A Class III infant can be treated at around age 12 months, and avoid being thought of as “tough”, as a “bully”, and not be teased.
A Class II child with severe protrusion can avoid having repetitive trauma to the protrusive incisors, with fractures, and need for root canal treatments, barely after the permanent incisors have erupted at age seven or so, and then future crowns being done and redone.
A child with crowded incisors can have much more stable alignment of those incisors when treatment is begun before the teeth have completely erupted and connective tissues formed to hold them in rotated and unattractive positions.
Can you imagine, less relapse? Can you imagine a child not being teased by other children, “Why do you have so many teeth? They are ugly!”
Traditional orthodontics at age 11 - 13 is “Late” treatment.
Most any child with adverse growth - growth that is off the normal - can benefit immensely from treatment to direct and redirect growth toward the normal. And, many children and their parents can rejoice in “Phase I and done” - orthodontic treatment in the mixed dentition, when the permanent incisors and molars have erupted. The bite can be corrected, the tooth alignment can be made beautiful, and the space can be created in the upper and lower jaws to allow the remaining teeth to erupt without problems. Phase I and done can happen with a knowledgeable pediatric orthodontist, in more than 50 percent of children.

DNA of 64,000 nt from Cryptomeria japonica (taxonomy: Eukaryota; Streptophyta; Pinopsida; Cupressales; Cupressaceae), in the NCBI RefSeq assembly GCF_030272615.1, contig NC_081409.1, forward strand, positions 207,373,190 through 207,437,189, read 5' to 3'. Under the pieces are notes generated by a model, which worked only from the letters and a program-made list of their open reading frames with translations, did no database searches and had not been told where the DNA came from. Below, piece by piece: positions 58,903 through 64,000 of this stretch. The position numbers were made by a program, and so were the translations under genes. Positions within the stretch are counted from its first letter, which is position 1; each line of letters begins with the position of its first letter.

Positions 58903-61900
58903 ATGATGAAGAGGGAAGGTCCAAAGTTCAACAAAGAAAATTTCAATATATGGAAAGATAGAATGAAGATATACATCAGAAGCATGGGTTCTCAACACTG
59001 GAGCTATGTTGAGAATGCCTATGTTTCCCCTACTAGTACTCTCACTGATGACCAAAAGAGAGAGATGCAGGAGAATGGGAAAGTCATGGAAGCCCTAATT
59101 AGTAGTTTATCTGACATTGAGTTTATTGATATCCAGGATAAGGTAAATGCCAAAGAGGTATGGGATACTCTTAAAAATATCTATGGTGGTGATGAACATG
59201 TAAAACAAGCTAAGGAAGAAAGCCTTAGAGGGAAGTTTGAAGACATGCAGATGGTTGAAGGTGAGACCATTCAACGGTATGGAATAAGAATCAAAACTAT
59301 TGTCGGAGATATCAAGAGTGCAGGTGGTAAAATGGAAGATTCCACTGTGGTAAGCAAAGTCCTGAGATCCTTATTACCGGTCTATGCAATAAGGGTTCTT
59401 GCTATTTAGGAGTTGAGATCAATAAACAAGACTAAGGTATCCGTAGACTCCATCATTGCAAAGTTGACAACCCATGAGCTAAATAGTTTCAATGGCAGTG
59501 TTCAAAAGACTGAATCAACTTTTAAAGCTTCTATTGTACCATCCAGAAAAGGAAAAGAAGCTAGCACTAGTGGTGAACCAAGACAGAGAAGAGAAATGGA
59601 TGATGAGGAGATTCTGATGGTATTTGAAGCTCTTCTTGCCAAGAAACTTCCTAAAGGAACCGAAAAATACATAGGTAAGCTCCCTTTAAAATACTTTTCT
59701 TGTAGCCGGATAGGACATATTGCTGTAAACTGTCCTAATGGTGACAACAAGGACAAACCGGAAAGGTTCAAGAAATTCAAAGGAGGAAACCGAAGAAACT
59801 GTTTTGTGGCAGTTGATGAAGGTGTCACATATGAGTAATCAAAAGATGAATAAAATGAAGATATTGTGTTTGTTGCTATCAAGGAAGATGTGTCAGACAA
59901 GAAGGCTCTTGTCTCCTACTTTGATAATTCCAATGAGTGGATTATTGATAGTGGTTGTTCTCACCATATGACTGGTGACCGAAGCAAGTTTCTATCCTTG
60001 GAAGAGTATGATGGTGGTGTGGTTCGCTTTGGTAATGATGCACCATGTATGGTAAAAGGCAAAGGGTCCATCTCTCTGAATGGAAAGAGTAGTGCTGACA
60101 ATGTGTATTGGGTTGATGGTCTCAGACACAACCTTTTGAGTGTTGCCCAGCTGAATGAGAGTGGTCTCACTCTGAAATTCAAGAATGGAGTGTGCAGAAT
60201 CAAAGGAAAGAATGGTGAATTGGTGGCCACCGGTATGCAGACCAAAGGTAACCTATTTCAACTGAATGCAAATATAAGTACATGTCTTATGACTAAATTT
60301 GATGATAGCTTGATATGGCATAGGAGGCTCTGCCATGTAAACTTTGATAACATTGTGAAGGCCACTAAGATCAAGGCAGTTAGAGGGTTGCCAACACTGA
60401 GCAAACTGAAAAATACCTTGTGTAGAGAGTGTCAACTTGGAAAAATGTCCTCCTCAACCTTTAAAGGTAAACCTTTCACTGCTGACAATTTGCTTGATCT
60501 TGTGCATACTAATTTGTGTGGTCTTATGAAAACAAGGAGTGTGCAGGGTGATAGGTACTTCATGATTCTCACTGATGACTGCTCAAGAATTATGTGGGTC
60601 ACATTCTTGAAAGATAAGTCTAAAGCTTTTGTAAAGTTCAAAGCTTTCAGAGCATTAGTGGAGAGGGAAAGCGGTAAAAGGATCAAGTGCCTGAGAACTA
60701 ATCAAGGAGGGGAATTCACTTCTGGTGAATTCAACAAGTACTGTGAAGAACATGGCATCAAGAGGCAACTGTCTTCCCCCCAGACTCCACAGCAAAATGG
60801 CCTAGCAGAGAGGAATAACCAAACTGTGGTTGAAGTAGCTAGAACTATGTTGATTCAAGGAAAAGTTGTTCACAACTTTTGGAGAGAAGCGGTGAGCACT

There are children who will need a second phase of treatment because of severely ectopic - out-of-place - erupting teeth, or because of adversities like tongue position, severe trauma, extra teeth or missing teeth. For those children, the Phase I treatment will reduce the length and complexity of Phase II treatment, will reduce the need for permanent teeth extractions, and will improve the view the child has of himself - and the view others - peers, teachers, coaches, and other parents - have of the child.
The Phase I treatment will reduce the need and risk of need for surgeries later. Phase I treatment provides more stability, and less need for compensation - moving teeth around to hide the FLK face. The Phase I treatment will reduce the need for the child to adapt to less-than-ideal growth, less-than-ideal bites, and less-than-ideal esthetics.